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Michigan Right-to-Work Law Brings Out the Worst in Union Supporters

Earlier this afternoon, lawmakers in Michigan approved right-to-work legislation for public employees 58-51, sending the bill to the Republican governor, Rick Snyder, who has been promoting the legislation and is expected to sign the bill into law. Opponents of the legislation have accused Snyder of attempting to “bust the unions.” Today on Fox News Snyder answered his critics, explaining:

If you look at unions in Michigan, they’ve done a lot of great things in our state. We’re the center of the labor movement going back in the last century. In the ’20s, ’30s, ’40s, people flocked to join the unions, because they were helping with working conditions, wages, all those things. And people chose to join a union… People used to choose to join a union. Now, I don’t believe it’s appropriate to say ‘just to keep your job, you have to pay dues and be a union member.’ So basically this creates an environment where people can say they’re choosing to join a union because the unions put a value proposition to make it worth while. And if the union’s not providing a value, someone should be forced to choose. So I view this as pro-worker legislation.

As they did in Wisconsin, teachers have decided to prioritize their union over the well-being of the children in their classrooms, deciding to “sick-out” enough to warrant the closure of entire school districts. Predictably, given the likelihood that this bill could seriously hamper unions’ ability to function, the battle in Lansing is getting nasty. On the floor of the Michigan House of Representatives, State Representative Douglas Geiss threatened “there will be blood.” The Twitter account for the Michigan Democrats tweeted the quote, and a few hours later, after actual violence started to unfold, the tweet was deleted. A screen shot is visible below:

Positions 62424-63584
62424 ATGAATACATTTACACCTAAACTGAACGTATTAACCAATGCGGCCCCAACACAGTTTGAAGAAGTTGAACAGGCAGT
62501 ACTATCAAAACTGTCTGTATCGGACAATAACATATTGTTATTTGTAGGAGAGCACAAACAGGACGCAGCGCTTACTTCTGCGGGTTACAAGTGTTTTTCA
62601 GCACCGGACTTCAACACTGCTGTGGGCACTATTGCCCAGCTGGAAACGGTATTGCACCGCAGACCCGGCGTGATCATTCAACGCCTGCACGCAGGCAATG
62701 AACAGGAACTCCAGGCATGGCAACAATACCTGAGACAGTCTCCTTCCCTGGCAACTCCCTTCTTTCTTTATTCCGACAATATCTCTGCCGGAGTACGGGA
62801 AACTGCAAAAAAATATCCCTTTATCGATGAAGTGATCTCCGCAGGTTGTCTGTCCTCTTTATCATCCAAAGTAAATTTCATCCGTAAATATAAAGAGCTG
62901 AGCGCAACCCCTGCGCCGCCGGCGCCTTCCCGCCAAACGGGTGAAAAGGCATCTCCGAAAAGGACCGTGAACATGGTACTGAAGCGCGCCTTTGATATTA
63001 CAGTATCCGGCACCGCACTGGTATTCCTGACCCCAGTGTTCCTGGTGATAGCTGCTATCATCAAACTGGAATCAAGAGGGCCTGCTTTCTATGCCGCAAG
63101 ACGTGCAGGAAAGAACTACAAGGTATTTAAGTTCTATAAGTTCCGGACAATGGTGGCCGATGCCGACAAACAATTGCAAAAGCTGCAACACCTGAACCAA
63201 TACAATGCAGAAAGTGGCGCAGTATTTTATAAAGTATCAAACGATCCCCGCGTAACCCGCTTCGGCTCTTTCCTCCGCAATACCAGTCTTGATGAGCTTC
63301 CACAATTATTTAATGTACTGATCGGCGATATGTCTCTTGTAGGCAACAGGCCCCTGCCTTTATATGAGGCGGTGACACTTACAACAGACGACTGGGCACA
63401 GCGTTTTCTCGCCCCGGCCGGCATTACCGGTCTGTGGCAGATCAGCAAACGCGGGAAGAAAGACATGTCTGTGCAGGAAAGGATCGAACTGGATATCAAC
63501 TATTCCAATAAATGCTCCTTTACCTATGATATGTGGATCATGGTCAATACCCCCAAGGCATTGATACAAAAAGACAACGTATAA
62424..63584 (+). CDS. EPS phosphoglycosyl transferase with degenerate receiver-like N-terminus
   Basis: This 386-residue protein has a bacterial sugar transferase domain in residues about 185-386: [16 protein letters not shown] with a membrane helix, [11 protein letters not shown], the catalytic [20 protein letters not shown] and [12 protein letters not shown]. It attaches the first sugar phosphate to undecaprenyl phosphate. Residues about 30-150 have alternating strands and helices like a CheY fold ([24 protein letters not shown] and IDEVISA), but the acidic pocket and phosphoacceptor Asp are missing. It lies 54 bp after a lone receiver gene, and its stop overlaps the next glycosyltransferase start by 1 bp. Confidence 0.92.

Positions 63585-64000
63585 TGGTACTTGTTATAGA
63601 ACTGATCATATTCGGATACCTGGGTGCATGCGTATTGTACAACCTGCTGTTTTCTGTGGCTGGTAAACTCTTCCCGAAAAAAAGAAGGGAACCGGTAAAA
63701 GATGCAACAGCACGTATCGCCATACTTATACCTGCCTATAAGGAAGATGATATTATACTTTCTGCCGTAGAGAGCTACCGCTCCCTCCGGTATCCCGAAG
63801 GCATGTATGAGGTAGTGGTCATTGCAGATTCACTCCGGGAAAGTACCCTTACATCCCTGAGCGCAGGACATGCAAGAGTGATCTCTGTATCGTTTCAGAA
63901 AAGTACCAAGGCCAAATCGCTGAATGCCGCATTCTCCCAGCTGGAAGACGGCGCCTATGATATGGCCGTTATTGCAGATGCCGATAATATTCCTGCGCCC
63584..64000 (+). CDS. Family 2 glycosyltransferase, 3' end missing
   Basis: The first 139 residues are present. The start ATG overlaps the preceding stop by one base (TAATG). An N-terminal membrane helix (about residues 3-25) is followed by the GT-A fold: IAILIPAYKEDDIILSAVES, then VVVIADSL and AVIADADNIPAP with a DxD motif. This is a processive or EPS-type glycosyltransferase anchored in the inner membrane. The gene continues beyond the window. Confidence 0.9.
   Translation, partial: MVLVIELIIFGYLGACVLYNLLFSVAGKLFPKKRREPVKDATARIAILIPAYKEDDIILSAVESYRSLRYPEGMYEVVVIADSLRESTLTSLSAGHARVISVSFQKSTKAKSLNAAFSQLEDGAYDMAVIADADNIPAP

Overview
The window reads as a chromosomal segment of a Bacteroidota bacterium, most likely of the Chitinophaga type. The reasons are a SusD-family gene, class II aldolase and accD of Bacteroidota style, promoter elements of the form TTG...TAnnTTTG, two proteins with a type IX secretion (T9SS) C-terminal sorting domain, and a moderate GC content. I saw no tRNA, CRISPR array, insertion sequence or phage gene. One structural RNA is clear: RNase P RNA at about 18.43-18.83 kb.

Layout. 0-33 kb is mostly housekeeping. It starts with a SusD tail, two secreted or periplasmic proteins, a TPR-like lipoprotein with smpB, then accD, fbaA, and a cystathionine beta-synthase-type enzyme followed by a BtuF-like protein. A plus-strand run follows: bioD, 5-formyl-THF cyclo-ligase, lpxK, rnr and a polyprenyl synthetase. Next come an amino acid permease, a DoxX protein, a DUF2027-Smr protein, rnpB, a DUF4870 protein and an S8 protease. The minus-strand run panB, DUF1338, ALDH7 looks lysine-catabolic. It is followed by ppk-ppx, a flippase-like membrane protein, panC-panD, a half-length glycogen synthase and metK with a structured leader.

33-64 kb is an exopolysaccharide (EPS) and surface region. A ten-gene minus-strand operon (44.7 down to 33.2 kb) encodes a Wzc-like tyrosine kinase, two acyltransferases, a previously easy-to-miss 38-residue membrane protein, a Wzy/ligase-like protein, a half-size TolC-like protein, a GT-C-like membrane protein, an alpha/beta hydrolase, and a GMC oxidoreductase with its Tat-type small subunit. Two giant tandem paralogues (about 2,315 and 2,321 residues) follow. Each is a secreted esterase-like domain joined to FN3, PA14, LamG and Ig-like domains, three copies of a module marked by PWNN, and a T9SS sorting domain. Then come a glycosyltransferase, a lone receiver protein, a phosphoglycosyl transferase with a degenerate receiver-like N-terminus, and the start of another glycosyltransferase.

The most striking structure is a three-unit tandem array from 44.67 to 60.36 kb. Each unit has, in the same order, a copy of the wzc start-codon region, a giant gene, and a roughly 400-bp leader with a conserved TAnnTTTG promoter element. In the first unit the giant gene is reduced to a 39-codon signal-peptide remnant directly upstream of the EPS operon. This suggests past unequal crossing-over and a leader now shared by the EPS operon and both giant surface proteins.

The atmosphere in Lansing is tense, as right-to-work friendly organizations like Americans for Prosperity have been targeted by groups of yelling union members, many clad in boots and hardhats, tearing down tents and reportedly punching a conservative activist. The actions of these union members and their supporters didn’t stop the Michigan House from passing the bill, nor are they likely to stop Snyder from signing it, but they may give Michiganders pause.

Will Michiganders with a long history in the labor movement decide that the government freeing workers from mandated union dues is akin to the Battle of the Overpass? In the battle, guards for the Ford Motor Company violently beat UAW leafleters attempting to organize car factories in the Detroit area. Michigan voters may not be familiar with the 1937 incident, but it’s easy to see who in the 2012 labor movement have devolved into violence out of a desire to hamper the rights of their opponents.



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